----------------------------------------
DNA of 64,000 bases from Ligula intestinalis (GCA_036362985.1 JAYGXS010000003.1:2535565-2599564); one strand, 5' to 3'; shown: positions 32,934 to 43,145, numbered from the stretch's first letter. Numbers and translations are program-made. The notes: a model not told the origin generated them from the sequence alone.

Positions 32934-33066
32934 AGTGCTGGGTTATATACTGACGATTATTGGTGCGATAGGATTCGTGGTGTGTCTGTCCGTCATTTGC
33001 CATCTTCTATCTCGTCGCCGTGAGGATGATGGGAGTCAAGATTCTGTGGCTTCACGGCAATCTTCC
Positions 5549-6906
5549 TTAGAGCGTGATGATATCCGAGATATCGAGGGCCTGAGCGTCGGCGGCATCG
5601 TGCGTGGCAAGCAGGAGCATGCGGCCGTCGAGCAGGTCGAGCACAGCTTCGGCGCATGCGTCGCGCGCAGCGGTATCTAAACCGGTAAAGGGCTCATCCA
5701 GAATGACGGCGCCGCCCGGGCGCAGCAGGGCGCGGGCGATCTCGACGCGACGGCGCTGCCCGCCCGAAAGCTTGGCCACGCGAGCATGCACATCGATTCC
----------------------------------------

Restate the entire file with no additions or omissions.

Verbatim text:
DNA of 64,000 bases from Ligula intestinalis (GCA_036362985.1 JAYGXS010000003.1:2535565-2599564); one strand, 5' to 3'; shown: positions 32,934 to 43,145, numbered from the stretch's first letter. Numbers and translations are program-made. The notes: a model not told the origin generated them from the sequence alone.

Positions 32934-33066
32934 AGTGCTGGGTTATATACTGACGATTATTGGTGCGATAGGATTCGTGGTGTGTCTGTCCGTCATTTGC
33001 CATCTTCTATCTCGTCGCCGTGAGGATGATGGGAGTCAAGATTCTGTGGCTTCACGGCAATCTTCC
Positions 5549-6906
5549 TTAGAGCGTGATGATATCCGAGATATCGAGGGCCTGAGCGTCGGCGGCATCG
5601 TGCGTGGCAAGCAGGAGCATGCGGCCGTCGAGCAGGTCGAGCACAGCTTCGGCGCATGCGTCGCGCGCAGCGGTATCTAAACCGGTAAAGGGCTCATCCA
5701 GAATGACGGCGCCGCCCGGGCGCAGCAGGGCGCGGGCGATCTCGACGCGACGGCGCTGCCCGCCCGAAAGCTTGGCCACGCGAGCATGCACATCGATTCC